The author, whose parents emigrated from India, writes about how enforcement of the gender binary begins before birth and affects people in all stages of life, with people of color being especially vulnerable due to Western conceptions of gender as binary. Gender assignments create a narrative for how a person should behave, what they are allowed to like or wear, and how they express themself. Punishment of nonconformity leads to an inseparable link between gender and shame. Vaid-Menon challenges familiar arguments against gender nonconformity, breaking them down into four categories—dismissal, inconvenience, biology, and the slippery slope (fear of the consequences of acceptance). Headers in bold font create an accessible navigation experience from one analysis to the next. The prose maintains a conversational tone that feels as intimate and vulnerable as talking with a best friend. At the same time, the author's turns of phrase in moments of deep insight ring with precision and poetry. In one reflection, they write, “the most lethal part of the human body is not the fist; it is the eye. What people see and how people see it has everything to do with power.” While this short essay speaks honestly of pain and injustice, it concludes with encouragement and an invitation into a future that celebrates transformation.

A fierce, penetrating, and empowering call for change. (writing prompt) (Nonfiction. 14-adult)

Pub Date: June 2, 2020

ISBN: 978-0-593-09465-5

Page Count: 64

Publisher: Penguin Workshop

Review Posted Online: March 14, 2020

Kirkus Reviews Issue: April 1, 2020

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A welcome call to grow up and cut out the whining.

The New York Times columnist serves up a cogent argument for shelving the grudge and sucking it up.

In 1976, Tom Wolfe described the “me decade” as a pit of mindless narcissism. A half century later, Bruni, author of Born Round and other bestselling books, calls for a renaming: “‘Me Turning Point’ would have been more accurate, because the period of time since has been a nonstop me jamboree.” Our present cultural situation, he notes, is marked by constant grievance and endless grasping. The ensuing blame game has its pros. Donald Trump, he notes, “became a victor by playing the victim, and his most impassioned oratory, such as it was, focused not on the good that he could do for others but on the bad supposedly done to him.” Bruni is an unabashed liberal, and while he places most of the worst behavior on the right—he opens with Sean Hannity’s bleating lie that the Biden administration was diverting scarce baby formula from needy Americans to illegal immigrants—he also allows that the left side of the aisle has committed its share of whining. A case in point: the silencing of a professor for showing an image of Mohammed to art students, neither religiously proscribed nor done without ample warning, but complained about by self-appointed student censors. Still, “not all grievances are created equal,” he writes. “There is January 6, 2021, and there is everything else. Attempts by leaders on the right to minimize what happened that day and lump it together with protests on the left are as ludicrous as they are dangerous.” Whether from left or right, Bruni calls for a dose of humility on the part of all: “an amalgam of kindness, openness, and silliness might be an effective solvent for grievance.”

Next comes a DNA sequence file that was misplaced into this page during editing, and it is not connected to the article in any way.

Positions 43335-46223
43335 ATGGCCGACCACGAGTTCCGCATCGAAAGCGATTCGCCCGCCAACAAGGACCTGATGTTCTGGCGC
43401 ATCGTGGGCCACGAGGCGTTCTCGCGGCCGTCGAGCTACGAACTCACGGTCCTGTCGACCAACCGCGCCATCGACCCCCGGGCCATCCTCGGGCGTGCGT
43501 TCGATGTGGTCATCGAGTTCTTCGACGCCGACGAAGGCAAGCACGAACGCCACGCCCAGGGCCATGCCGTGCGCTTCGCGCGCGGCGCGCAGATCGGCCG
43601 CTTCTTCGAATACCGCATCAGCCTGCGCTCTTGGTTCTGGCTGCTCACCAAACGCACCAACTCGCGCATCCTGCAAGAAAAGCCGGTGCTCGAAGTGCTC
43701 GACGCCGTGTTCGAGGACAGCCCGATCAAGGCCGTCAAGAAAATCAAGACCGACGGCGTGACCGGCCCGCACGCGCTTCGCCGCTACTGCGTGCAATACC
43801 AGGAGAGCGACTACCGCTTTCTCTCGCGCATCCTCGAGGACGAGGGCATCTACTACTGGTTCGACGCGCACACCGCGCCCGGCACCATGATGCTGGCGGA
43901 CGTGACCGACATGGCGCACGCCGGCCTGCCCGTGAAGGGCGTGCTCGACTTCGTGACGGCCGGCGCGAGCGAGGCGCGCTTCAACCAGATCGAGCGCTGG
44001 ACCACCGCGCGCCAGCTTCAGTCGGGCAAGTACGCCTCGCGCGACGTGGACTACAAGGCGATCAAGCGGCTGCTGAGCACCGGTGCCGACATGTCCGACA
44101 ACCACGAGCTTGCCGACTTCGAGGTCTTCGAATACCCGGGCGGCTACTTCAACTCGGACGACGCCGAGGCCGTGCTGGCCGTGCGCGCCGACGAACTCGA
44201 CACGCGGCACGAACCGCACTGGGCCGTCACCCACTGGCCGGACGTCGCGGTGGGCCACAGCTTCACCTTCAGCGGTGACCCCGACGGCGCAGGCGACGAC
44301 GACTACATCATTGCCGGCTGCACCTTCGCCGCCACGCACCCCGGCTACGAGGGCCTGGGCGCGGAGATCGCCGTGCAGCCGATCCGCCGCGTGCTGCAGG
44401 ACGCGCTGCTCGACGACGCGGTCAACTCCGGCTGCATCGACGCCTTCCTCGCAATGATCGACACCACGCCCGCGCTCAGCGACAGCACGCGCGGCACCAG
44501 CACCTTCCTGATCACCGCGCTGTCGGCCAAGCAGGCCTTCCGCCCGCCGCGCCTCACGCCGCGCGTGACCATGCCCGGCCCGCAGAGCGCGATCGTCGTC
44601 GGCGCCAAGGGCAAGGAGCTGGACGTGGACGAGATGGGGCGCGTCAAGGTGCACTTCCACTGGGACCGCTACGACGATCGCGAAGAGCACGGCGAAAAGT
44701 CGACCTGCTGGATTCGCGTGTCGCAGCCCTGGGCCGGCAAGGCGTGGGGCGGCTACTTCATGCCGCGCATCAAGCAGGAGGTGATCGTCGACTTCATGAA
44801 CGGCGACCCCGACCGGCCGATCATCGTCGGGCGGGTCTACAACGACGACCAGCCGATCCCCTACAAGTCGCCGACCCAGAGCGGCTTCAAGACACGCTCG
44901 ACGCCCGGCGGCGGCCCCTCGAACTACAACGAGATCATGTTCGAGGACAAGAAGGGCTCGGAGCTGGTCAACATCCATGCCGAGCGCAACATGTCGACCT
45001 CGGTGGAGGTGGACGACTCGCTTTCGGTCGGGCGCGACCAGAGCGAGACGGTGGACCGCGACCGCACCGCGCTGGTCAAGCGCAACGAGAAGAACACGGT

A welcome call to grow up and cut out the whining.

Pub Date: April 30, 2024

ISBN: 9781668016435

Page Count: 288

Publisher: Avid Reader Press

Review Posted Online: Feb. 24, 2024

Kirkus Reviews Issue: April 1, 2024